International students could earn credits during intersession breaks or in the summer taking an approved technology-based course.

Partner with national and international colleges and universities, even competitor schools

Have you considered partnering with a peer national or international institution to offer international applicants the best of both institutions?

Have you reviewed the international student enrollment of schools in your area or region and compared that information with your own international statistics? What does your school do better than your competitors What majors or programs do your competitors offer that are better than what your school offers?

Have you considered joint recruitment trips, highlighting the best programs and majors of each school? What about collaborating and writing joint recruitment plans? Or offering dual degrees?

Does this sound like heresy? Sounds like interdependence to me and could be one way to creatively face a disruptive future.

Many colleges and universities are still recruiting in silos, hoping that past recruitment practices will continue to be relevant in the new, worldwide changing political, economic and educational landscapes.

Recruit entire families, not just applicants

Most colleges and universities who recruit international students have a communication outreach plan; an admission “funnel.” Traditional communication plans are management tools, not tools for understanding market behavior. Few schools, for example, have communication plans for parents from the time of application to the time of enrollment, even though multiple research reports indicate that parents often have the final say in which school their child enrolls.

Because so much information about colleges and universities can be found on-line by prospective students and parents, I am recommending a communication plan that focuses on outcomes, not features.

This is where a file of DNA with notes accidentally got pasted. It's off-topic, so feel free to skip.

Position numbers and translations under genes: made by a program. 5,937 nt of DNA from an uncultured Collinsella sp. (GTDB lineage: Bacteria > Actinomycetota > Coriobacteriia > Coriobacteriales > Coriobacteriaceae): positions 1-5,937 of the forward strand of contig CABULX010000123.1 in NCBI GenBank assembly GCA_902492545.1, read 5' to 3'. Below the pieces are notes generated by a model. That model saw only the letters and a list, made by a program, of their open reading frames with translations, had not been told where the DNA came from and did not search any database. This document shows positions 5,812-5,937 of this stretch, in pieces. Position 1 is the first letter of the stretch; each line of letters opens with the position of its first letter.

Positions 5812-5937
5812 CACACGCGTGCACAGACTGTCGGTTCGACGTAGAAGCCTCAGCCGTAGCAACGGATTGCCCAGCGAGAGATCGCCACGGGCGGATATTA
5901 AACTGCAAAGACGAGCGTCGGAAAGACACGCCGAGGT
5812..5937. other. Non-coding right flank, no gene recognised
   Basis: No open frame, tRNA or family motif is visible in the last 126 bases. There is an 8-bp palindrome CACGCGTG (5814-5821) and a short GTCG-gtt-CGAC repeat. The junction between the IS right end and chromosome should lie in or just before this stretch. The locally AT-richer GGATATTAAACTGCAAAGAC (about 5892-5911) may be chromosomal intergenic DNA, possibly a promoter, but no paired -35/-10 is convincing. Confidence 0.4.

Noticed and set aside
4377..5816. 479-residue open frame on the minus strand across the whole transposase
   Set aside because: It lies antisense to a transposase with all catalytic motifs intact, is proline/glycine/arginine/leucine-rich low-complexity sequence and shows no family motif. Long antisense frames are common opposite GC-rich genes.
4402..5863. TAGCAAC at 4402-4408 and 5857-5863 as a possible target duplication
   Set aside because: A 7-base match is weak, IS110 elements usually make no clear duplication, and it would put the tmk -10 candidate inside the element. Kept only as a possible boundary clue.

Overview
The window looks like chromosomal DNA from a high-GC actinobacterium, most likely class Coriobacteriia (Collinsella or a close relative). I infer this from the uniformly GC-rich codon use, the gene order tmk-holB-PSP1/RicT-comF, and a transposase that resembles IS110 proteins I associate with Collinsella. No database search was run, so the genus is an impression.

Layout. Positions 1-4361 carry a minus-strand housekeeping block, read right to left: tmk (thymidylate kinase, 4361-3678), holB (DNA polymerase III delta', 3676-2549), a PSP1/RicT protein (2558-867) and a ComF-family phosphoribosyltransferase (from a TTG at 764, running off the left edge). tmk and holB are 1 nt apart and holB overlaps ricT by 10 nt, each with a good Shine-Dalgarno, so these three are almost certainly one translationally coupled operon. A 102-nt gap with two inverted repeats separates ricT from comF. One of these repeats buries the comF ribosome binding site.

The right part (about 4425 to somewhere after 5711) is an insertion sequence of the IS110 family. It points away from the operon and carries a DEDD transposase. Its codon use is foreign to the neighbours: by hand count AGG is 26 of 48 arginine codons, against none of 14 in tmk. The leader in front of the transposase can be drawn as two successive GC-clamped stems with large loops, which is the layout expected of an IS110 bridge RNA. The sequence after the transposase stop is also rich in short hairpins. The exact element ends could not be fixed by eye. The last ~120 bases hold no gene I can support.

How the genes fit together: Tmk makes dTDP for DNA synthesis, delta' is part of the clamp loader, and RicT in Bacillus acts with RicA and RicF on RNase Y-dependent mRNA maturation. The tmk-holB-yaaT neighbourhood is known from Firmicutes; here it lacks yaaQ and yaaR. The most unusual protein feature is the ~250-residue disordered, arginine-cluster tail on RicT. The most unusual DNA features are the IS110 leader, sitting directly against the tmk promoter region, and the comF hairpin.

Suggested Communication Plan:

Pre-application stage

Applicant

Send information about career counseling, job placement rates, graduation statistics

Parents

Letter from current international parent

Application stage

Applicant

Send information about student services for international students, organizations, clubs, athletics

Letter from a current student

Parents

Letter from alumni parent

Accepted applicants

Name and contact information of faculty advisor

List of first semester courses

Parents

Letter from president, board chair

Deposited students

Roommate selection

Parents

Counseling services for international students

Important contact information for school administrators and services

Conclusion

Change permeates nearly every facet of life. The dark alchemy of disruption and unpredictability demand a new way of thinking and planning when recruiting international students. Beyond the corridors of today lie new educational delivery paradigms and new “types” of students.

The métier of flexibility, collaboration and the smart use of technology will be among the hallmarks of successful international recruiting in the future.

 

This entry was posted in Colleges, Foreign Students, International Education, International students, Universities by Marguerite Dennis. Bookmark the permalink.

About Marguerite Dennis

Marguerite Dennis has been recruiting internationally for over 25 years, first at Georgetown University in Washington, D.C. and then at Suffolk University in Boston, Massachusetts. During that time she was responsible for establishing a branch campus for Suffolk University in Dakar, Senegal and Madrid, Spain. Marguerite increased the international student population at Suffolk University by 193% from 1993 to 2011 and increased the number of study abroad programs by 135%, from 20 to 47. She monitored the recruitment programs for Suffolk University in 20 countries and hired a network of 10 international educational consultants. She signed agreements in Viet Nam, Hong Kong, Kuwait, Germany, Mexico, France and Argentina.